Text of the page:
Consolidations impact generic, prescription pricing
Mergers and acquisitions among pharmaceutical companies has kicked into high gear this year, mirroring the larger trend sweeping across the entire spectrum of the health care industry since the implementation of the Affordable Care Act two years ago.
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According to a recent report from S&P Capital IQ, there were $89 billion in healthcare mergers and acquisitions by the end of March, compared with $56 billion during the first quarter of 2014.
The largest of these deals, by far, has been Actavis’ $66 billion takeover of Allergan. Approved by shareholders at both companies in mid-March, the deal creates a global company with projected annual revenues topping $23 billion and a portfolio that includes more than 1,000 generics, branded generics, established brands and over-the-counter medications.
On the other side of the spectrum was AbbVie’s announcement in March that it would pay more than $19 billion to acquire specialty drug maker Pharmacyclics.
Pharmacyclics markets only one drug, the cancer medication Imbruvica. However, analysts said the deal could provide a windfall for AbbVie since Imburvica retails for about $90 per pill and, depending on the types of cancer they have, patients need to take three or four pills a day for the rest of their lives. AbbVie said it expects the drug to record $1.5 billion in sales this year.
As of press time, the latest round of consolidation involved Mylan attempting to purchase Perrigo, while Teva Pharmaceutical offered $40 billion to buy Mylan.
Critics of the recent spate of pharmaceutical company mergers said the shrinking of the supplier pool that is coming from these combined companies is one of a handful of reasons for recent spikes in the price of generic and branded drugs that made 2014 a record year for drug spending.
To a lesser extent, consolidation has had an affect on overall spending. According to the Express Scripts Drug Trend Report released earlier this year, prescription drug spending in the United States increased 13.1% in 2014 — the largest annual increase since 2003.
Retail clinics benefit operators, their patients
As the country’s healthcare system continues to move away from a fee-for-service structure, retail-based clinics are taking on added significance for the operators of these facilities and their patients.
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For consumers, the growing number of clinics across the country promise convenience and affordability. For retailers, they mean increased traffic and the opportunity to position themselves firmly as key players in the nation’s new healthcare system.
According to the Convenient Care Association, over the past decade the number of retail clinics across the country has grown from slightly more than 100 to nearly 1,900. Estimates are that the number will top 3,000 by the end of next year.
As clinics become a viable option for more patients, operators are forming alliances with other healthcare providers to ensure that they are part of a comprehensive care team that helps drive outcomes.
Executives at the retailers who operate clinics say that forging these partnerships has become particularly critical in light of the Obama administration’s announcement earlier this year that by 2018 half of all payments from the Centers for Medicare and Medicaid Services to providers will be based on performance and health outcomes. In addition, they noted, a growing number of private insurers are moving in the same direction by contracting with health systems and accredited care organizations to provide a full menu of patient services, including access to pharmacies and their retail clinics.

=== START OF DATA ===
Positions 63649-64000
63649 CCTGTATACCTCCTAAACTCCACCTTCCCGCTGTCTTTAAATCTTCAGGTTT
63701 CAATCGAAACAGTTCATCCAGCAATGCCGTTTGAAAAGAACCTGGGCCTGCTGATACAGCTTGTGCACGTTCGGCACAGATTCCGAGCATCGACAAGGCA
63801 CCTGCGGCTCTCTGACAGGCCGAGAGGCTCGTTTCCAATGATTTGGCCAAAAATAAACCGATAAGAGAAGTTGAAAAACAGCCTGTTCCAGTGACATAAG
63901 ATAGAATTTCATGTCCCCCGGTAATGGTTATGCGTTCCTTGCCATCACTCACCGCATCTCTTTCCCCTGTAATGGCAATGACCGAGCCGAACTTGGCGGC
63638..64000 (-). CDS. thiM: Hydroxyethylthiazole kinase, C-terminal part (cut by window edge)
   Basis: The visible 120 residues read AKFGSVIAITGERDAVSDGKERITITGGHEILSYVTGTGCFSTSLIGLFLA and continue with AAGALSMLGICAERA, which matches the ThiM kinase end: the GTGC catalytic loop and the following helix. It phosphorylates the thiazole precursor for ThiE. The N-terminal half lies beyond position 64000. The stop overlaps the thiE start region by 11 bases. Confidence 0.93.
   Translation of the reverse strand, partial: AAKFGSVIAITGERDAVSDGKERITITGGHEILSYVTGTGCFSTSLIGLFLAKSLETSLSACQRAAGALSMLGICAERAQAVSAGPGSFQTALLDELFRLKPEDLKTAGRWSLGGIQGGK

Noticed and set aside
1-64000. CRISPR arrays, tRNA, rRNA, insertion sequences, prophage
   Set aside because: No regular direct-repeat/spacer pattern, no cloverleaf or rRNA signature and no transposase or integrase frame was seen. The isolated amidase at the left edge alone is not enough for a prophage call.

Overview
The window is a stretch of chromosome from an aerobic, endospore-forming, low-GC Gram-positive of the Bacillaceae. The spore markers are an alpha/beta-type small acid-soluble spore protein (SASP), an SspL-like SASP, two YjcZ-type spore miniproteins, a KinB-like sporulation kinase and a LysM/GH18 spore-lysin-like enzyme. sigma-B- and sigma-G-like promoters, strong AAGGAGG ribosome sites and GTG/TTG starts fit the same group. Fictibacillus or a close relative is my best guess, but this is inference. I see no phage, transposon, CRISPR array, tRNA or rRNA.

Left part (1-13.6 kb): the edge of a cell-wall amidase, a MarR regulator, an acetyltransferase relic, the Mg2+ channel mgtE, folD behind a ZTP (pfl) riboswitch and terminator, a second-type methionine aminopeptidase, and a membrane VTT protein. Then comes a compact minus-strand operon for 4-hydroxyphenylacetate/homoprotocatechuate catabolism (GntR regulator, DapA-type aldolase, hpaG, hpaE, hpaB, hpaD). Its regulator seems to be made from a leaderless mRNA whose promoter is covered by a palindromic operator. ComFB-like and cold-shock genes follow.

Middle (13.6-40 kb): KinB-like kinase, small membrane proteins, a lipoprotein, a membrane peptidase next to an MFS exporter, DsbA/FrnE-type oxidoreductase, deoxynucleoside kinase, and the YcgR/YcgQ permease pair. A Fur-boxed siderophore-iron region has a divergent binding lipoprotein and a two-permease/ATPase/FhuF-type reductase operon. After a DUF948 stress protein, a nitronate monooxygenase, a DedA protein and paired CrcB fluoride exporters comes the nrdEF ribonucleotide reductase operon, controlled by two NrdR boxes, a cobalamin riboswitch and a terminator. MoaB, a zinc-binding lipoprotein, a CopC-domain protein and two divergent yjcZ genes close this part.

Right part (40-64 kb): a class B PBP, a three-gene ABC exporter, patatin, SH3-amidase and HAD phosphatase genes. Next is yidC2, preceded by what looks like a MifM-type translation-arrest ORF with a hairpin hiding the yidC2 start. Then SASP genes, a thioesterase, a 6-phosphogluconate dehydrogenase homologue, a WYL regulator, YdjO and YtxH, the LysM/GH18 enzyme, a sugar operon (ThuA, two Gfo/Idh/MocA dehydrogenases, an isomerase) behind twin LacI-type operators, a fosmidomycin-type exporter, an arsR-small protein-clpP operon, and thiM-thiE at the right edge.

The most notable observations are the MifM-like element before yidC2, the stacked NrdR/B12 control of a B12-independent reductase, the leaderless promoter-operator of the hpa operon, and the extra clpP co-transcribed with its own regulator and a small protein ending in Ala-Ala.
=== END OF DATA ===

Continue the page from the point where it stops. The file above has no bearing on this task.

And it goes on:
CVS Health has approximately 50 affiliations with health systems and physicians groups across the country. Walgreens Boots Alliance, which operates more than 400 clinics under the HealthcareClinic name, has developed about 25 such affiliations.
Meanwhile, Rite Aid — which operates clinics under the RediClinic banner — has taken a slightly different approach, forming the Rite Aid Health Alliance, a comprehensive care effort that offers medication-adherence programs, medication reviews and reconciliation, nutrition and weight management services, disease education, exercise coaching, and tobacco-cessation programs. So far, Rite Aid has partnered with seven health systems and ACOs across the country.
Serving the medically underserved: Walmart gears up for Care Clinic rollout
A new and radically different concept for frontline health care emerged last year when Walmart unveiled its first Walmart Care Clinics in Texas, Georgia and South Carolina. If things go according to plan, patients and health plan payers across the United States can look forward to a cheaper and more affordable alternative to the family doctor for nearly all their primary care needs.
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The chain quietly opened 17 Care Clinics in 2014 in a multi-market pilot, offering patients not only walk-in acute care, but many of the services patients would get from their local physician practice — and at a far lower cost. If Walmart rolls out the new clinic model nationwide, its potential for disruption in the primary healthcare space is anybody’s guess.
“Since 2005, Walmart has leased space in its stores to local health systems and other healthcare providers, who provide basic acute care” in about 90 stores with pharmacies across the United States, explained Jennifer LaPerre, senior director of retail clinics. “he Walmart Care Clinic is different — it is owned by Walmart.”
More important, said LaPerre, “the Walmart Care Clinic also goes beyond basic acute care and offers the services expected from a primary care provider, such as wellness and preventive care and management of chronic conditions.”
Staffed by licensed nurse practitioners and overseen by a supervising physician in a hub-and-spoke advisory framework, the clinics offer “a number of primary care healthcare services,” LaPerre added, including: